Checkpoint was established as a means to bring Rock and Roll to the South. Patterned after the original Club Dredd in Timog and Mayrics in Espana, Checkpoint started with a roster of then virtual unknowns. Today, Sugarfree, Urbandub, Stonefree, Barbie Amalbis, Delara, The Dawn, and Kitchie Nadal, and the house band, Trinidad, are some of the few who have rocked the joint.
The bar has recently undergone renovation, but the yellow "STOP CHECKPOINT" sign by the stage is still (and will hopefully remain) a fixture. The menu is also undergoing renovation but sure staples are Checkpoint Rice and Mixed Sausages. Drinks to be sampled (with caution) are Disgrasya and Total Wreck. Explanation unnecessary.
A good tip is to go early in order to get seating either in front or around the stage. The place can get pretty packed. Checkpoint has a laidback vibe, the people are friendly, and the music is unapologetically rock and roll.
Vin Dancel, Sammy Asuncion and Kakoy Legaspi at 70s Bistro.
6. 70S BISTRO
46 Anonas Street, Project 2, Quezon City
Tel. no. 434-3597
Open 6 p.m. TO 2 a.m, Monday to Saturday
As (technically) the second longest-standing establishment on this list (70s Bistro opened in 1992), the bar has seated, fed, watered, and entertained many for two decades. Though the interiors have acquired an aged patina, the continuous patronage of its customers and performers have upheld its reputation as one of the most established venues for live performances in the city--that and its undeniable contribution to OPM history. The list of performers is a long one: Parokya Ni Edgar, The Jerks, Callalily, Itchyworms, Rivermaya, Noel Cabangon, Johnoy and Kakoy, P.O.T., and it goes on.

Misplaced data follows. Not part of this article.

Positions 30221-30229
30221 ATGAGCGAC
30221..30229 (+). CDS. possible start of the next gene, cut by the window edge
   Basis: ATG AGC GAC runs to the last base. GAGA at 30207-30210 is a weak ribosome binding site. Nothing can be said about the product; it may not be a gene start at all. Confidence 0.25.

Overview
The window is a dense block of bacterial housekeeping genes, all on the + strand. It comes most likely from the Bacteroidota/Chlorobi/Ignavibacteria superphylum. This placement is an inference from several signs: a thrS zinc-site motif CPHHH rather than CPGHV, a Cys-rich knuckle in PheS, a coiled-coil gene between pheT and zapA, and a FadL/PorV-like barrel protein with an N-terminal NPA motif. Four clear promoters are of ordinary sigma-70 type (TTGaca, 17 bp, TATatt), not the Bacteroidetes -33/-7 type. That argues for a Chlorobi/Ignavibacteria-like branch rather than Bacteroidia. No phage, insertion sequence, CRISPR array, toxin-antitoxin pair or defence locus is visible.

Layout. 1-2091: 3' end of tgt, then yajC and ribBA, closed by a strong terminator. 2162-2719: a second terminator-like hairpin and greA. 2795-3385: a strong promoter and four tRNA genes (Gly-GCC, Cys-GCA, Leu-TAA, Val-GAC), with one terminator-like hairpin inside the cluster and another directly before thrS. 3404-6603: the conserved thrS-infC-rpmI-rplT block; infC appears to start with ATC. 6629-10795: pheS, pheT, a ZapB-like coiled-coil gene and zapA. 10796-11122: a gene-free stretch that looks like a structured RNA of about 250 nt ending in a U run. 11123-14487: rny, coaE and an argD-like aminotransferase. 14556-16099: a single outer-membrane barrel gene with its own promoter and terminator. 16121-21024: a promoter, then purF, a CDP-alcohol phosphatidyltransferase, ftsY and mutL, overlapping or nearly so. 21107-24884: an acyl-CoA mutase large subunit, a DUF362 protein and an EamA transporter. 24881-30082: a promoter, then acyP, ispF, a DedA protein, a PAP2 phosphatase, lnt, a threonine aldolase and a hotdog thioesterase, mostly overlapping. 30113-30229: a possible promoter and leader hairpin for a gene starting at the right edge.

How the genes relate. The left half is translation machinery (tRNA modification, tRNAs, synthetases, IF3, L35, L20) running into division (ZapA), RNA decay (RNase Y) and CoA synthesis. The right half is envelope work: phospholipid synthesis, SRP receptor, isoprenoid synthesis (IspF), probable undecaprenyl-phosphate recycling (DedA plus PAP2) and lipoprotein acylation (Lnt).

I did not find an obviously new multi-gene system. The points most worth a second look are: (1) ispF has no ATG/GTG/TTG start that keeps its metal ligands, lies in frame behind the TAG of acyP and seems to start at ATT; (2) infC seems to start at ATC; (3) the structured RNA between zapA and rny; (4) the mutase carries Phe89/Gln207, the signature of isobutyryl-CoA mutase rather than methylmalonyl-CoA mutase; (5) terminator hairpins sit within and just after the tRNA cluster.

Customers can opt to drink by the bar, or better yet reserve a table in the main seating area (in front of the stage) beforehand (call Nestor Marayag or Elsi Gealone) though reservations are valid only until 9 p.m. (SRO is a common occurrence). For more privacy, get a table discreetly situated behind the wooden railings. Known for its food--try the Picha ng Parokya or the Tilapia Molotov-"70’s Bistro also offers vegetarian fare.
70s Bistro is not without its share of famous clientele, including: Tuesday Vargas, Christine Reyes, Aiza Seguerra, Ronnie Lazaro, and Conrado de Quiros.
Sinosikat in a performance at Martinis. Photo by Erving Go.
Mandarin Oriental Hotel, Mandarin Oriental Hotel,-¨Makati Avenue corner Paseo de Roxas Street,-¨Makati City
Tel. no. 750-8888 extension 2457
Open 5 p.m. to 4 a.m., Monday to Friday; 6 p.m. to 4 a.m., Saturday; Sunday, 6 p..m. to 2 a.m.
Though initially known for serving a wide and tasty variety of the drink it was named after, Martinis has also gained a reputation for featuring talented jazz acts. They have also expanded their musical menu by featuring DJs who specialize in everything from 80s music to house.
Local acts include Gafiera, DJs Cocoy Puyat and Kevin Ruiz, Kat Agarrado, Aya Yuson, Skarlet, among others. International artists such as Trio, Sakbe, Logic, and Amir Gwirtzman have also performed there.
Martinis entertains reservations. Call ahead to make sure you get a good table. A great day to go is on Saturday, during their Music and Wine night hosted by wine expert Ines Cabarrus and DJ Elian Habayeb. Cabarrus serves up a particular wine and Habayeb warms up the crowd with his music.